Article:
I read The Power of Henry’s Imagination with my students at the end of the year this past year. After I read it, we talked about our imaginations. We talked about these questions: Have you ever used your imagination? Have you ever used it like Henry did — imagining something to be real that isn’t yet real? Then, I asked them to think all the way back to the beginning of the year. What did they not know how to do, or not yet believe about themselves? Had they used their powerful imaginations to help themselves accomplish their task, or believe something about themselves. All of them had. Their answers were amazing.

(To honor the students I’ve kept their spelling in their sentences.)

“At the beginning of kindergarten I did not know how to wite lower cace
but I amagend that I cod now I can”


“At the beging of the year I had to amgin colering in the lines now I can.”



“I was shy so I imagined.  Then I made new friends.”


I was, and am, blown away by their answers.

This year I’m going to use the book earlier on. I want them to know, think about, and use their imaginations and creativity to be their best, most fantabulous selves from the very beginning. And, I want to do the same as well.

Where Henry and Raspberry ever reunited? You’ll have to read the book to find out. Or perhaps just continue to use your imagination, like Henry, and have many great adventures.

_______________________________________
An interesting read: The Neuroscience of Behavior Change


8 thoughts on “Join me for a piece of PIE #4

  1. Your explanation of the power of imagination and creativity is so inspiring. Love, love, love your students’ descriptions of themselves. This was wonderful!

    Like

    • Weren’t their descriptions awesome?! When I read the one about making friends, I gasped as I thought about the depth of courage they have as they come into my learning space.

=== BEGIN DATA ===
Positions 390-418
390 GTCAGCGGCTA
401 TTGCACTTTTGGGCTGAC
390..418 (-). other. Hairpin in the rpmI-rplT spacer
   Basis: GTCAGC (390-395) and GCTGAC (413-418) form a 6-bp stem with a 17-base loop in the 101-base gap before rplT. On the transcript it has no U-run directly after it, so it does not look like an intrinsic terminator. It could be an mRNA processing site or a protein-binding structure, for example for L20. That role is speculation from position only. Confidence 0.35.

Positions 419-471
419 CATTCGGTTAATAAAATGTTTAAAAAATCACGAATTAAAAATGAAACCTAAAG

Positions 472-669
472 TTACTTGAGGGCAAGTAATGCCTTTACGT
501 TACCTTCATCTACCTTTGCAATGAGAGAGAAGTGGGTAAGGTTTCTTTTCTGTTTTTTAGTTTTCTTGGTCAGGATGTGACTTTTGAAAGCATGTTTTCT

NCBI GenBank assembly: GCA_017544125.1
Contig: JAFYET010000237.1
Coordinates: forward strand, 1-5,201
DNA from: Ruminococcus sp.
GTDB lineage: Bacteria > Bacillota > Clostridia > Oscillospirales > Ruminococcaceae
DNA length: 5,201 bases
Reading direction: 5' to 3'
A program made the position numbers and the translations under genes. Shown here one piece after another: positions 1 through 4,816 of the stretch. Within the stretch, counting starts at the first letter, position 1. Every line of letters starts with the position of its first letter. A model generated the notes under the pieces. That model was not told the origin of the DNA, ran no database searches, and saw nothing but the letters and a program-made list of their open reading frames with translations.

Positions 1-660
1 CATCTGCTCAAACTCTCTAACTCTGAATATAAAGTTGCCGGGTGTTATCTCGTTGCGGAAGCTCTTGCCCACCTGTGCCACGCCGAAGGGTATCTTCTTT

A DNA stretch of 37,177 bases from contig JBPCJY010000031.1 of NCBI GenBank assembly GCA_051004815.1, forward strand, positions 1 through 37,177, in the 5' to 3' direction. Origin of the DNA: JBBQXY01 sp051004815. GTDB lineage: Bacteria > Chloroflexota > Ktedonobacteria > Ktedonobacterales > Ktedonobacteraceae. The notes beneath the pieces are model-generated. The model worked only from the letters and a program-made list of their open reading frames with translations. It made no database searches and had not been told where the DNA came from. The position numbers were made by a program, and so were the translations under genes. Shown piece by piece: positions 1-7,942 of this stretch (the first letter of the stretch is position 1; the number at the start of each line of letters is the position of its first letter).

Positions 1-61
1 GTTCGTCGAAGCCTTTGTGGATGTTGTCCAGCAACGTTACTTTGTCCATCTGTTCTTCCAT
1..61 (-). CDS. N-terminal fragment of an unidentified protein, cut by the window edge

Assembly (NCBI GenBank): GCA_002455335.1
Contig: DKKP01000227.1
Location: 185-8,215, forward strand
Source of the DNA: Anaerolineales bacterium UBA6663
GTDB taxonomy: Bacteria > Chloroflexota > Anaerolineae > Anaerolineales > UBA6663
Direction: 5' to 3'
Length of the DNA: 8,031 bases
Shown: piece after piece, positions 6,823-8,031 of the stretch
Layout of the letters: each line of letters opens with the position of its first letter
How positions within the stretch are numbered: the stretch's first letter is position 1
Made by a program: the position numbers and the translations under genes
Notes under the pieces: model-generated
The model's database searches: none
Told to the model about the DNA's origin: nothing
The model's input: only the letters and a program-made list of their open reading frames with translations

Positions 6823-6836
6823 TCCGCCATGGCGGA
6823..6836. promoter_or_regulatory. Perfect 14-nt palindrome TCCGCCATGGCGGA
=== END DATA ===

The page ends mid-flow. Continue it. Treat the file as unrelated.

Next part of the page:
Like

  2. My dad’s greatest insult was they have no imagination. My mom’s was they didn’t offer me even a cup of coffee. Both have stuck with me. One was about the brain, one was about human empathy. We need both to navigate through life. I wish my dad were alive now to share the book with him.

    Liked by 1 person

  3. Off to request this book now. I’m ready to read it and show it with the grands. I loved this sentence from your post: “Imagination and creativity is what allows us to do all sorts of beautiful, new things each day.” Thanks for sharing the book and your thoughts with us.

    Like

    • Aw, thanks, Ramona! So glad you are inspired to share the book with your grands. It’s really lovely … and opens so many possibilities for conversation, joy, imagination, creativity! 😀 Enjoy.

      Like

Leave a Reply

Fill in your details below or click an icon to log in:

WordPress.com Logo

You are commenting using your WordPress.com account. Log Out /  Change )

Google photo

You are commenting using your Google account. Log Out /  Change )

Twitter picture

You are commenting using your Twitter account. Log Out /  Change )

Facebook photo

You are commenting using your Facebook account. Log Out /  Change )

Connecting to %s